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Seven Quick Questions... Will Wood

Seven Quick Questions... Will Wood

Interviewed by
Danielle Street
Friday 19th September, 2014 2:06PM

Over the past few years Will Wood has been a familiar face behind the drumkit for a diverse range of musical acts including Luckless, Bernie Griffen and the Grifters, and most recently hardcore outfit Parents. The diversity of his skills doesn't stop there however, Wood is a classically trained pianist and violinist and can ingeniously turn his talents to playing guitar and singing. On top of all this, he earns a crust by working as a psychiatric nurse during the day, and moonlights at Auckland's Whammy as a bartender.

Today, the world is officially introduced to the fruits of Wood's labour from his branching out on his own for debut solo album Broken Man. The 10-track record is a heart wrenching alt-country affair laced with the musical contributions from some of New Zealand's best contemporary country musicians including Dave Khan, Ben Woolley, Reb Fountain and Delaney Davidson. We caught up with Will Wood for Seven Quick Questions to learn a bit more about what got him out from behind the skins and tubs and where he is heading from here...

You are well known for playing drums for a load of local bands, but when did you start playing guitar and writing your own songs?

I started playing the drums when I was 19, but I think I got my first guitar at 15 or 16, so playing guitar does pre-date the drums for me. However, I never got completely taken over by guitar in the same way that playing the drums so quickly became a huge focus in my life. When I started writing songs a couple of years ago I used the guitar as more of a means to an end, as you can't really perform country songs as a one drummer solo act! I think I play guitar like a drummer, its very rhythm-focused and I could never play a lead break or anything, I much prefer sitting behind the drums and leaving the guitar up to my talented friends!

When did you actually decide to do the solo thing proper and put your own album together?

After the Grifters broke up at the end of last year I realised that for the first time in maybe 5 or 6 years I was only playing in one band (Parents). I couldn't see any opportunities to form or join any new bands, and I'd been playing solo for about a year or so and had managed to achieve a few small milestones with that, so it seemed like a good opportunity to put some more time into the singer-songwriter thing and see how far I could take it. I think having a lot more time on my hands musically ended up combining with the fact that I was at a stage in my life where I felt really directionless and wasn't having much fun, so I decided that doing something radically different like becoming a solo artist and trying to make a record and tour it around the world was exactly the sort of shake-up I needed.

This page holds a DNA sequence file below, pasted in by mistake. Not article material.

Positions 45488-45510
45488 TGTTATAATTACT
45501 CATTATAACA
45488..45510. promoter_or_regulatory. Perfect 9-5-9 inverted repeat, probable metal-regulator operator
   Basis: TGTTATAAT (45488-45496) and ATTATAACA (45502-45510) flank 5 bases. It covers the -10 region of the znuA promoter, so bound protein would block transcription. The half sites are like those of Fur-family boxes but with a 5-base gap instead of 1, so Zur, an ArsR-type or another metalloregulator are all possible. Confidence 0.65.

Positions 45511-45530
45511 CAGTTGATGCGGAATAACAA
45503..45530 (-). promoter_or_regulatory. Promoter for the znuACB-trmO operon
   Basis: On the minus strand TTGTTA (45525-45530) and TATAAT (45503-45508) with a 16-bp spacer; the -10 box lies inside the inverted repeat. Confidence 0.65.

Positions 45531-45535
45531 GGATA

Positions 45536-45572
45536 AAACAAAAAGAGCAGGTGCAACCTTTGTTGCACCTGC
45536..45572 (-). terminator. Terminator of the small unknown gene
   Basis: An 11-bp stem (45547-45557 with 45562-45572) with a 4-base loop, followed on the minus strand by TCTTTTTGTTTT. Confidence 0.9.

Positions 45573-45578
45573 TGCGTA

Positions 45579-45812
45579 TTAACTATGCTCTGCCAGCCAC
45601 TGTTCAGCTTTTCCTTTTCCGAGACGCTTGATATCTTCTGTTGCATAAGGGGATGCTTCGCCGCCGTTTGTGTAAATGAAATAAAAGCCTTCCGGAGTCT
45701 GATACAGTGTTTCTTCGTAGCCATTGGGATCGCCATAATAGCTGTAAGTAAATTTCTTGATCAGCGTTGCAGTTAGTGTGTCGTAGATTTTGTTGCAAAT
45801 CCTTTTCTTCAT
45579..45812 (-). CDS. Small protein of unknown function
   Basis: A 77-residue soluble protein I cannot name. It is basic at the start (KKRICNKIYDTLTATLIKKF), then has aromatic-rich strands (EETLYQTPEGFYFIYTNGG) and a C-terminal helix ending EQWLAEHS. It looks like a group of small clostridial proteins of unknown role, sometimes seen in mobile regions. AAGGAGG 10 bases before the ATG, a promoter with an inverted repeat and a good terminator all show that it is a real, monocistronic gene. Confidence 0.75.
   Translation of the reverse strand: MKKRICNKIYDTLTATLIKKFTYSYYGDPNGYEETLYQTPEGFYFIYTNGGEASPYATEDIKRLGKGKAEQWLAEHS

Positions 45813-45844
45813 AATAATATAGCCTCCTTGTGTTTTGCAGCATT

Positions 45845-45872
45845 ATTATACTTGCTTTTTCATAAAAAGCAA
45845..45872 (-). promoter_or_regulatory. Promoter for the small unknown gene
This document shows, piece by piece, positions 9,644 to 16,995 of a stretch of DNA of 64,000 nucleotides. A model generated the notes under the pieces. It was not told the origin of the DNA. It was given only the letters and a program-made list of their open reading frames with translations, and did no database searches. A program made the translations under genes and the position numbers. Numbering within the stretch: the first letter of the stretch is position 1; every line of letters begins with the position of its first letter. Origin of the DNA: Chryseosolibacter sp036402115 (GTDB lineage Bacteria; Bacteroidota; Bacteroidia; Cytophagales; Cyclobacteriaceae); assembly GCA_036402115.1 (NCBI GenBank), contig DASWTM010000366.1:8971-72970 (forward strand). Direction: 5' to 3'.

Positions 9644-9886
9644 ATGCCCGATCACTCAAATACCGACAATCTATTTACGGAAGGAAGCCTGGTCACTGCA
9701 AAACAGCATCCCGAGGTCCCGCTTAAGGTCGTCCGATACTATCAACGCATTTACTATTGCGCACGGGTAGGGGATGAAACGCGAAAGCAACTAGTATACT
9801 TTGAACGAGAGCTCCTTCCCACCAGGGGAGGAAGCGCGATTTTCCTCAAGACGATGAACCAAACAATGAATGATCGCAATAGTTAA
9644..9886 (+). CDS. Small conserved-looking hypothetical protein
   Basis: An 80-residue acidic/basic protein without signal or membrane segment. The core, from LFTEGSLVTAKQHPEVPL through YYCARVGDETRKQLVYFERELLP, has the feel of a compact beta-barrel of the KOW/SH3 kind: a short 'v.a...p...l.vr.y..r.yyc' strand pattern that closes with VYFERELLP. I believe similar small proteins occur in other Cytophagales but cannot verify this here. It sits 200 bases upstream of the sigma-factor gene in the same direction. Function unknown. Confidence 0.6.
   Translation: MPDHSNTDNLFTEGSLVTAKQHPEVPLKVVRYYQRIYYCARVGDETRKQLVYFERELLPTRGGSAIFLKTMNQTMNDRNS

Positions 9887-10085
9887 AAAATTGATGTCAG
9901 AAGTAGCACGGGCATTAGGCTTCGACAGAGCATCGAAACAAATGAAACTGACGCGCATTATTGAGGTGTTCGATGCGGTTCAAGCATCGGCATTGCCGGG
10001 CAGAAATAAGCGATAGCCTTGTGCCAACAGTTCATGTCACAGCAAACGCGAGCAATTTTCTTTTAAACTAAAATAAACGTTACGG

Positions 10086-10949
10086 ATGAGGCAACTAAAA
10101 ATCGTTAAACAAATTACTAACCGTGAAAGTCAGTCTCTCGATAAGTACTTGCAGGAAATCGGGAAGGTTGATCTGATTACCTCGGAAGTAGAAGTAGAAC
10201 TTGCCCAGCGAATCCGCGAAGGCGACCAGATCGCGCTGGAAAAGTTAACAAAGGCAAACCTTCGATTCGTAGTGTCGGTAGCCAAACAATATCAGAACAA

The songs on Broken Man seem pretty close to the heart. How do you feel putting such personal stories out so publicly?

It can be pretty intimidating baring that side of yourself to a bunch of strangers. As much as I wish I had the ability to cloak ideas in beautiful metaphor I'm not that lyrically gifted so my lyrics often end up being quite direct and honest, and thus when people hear my songs they can tell exactly what I'm talking about, which is quite scary. That being said, I quite often get people coming up to me after shows saying that they can totally relate to what a particular song is about because they've felt that way themselves, and really that's a pretty huge compliment and it means a lot more than someone complimenting your playing ability or your sweet cowboy shirt.

How do these songs come to you… what’s your creative process like?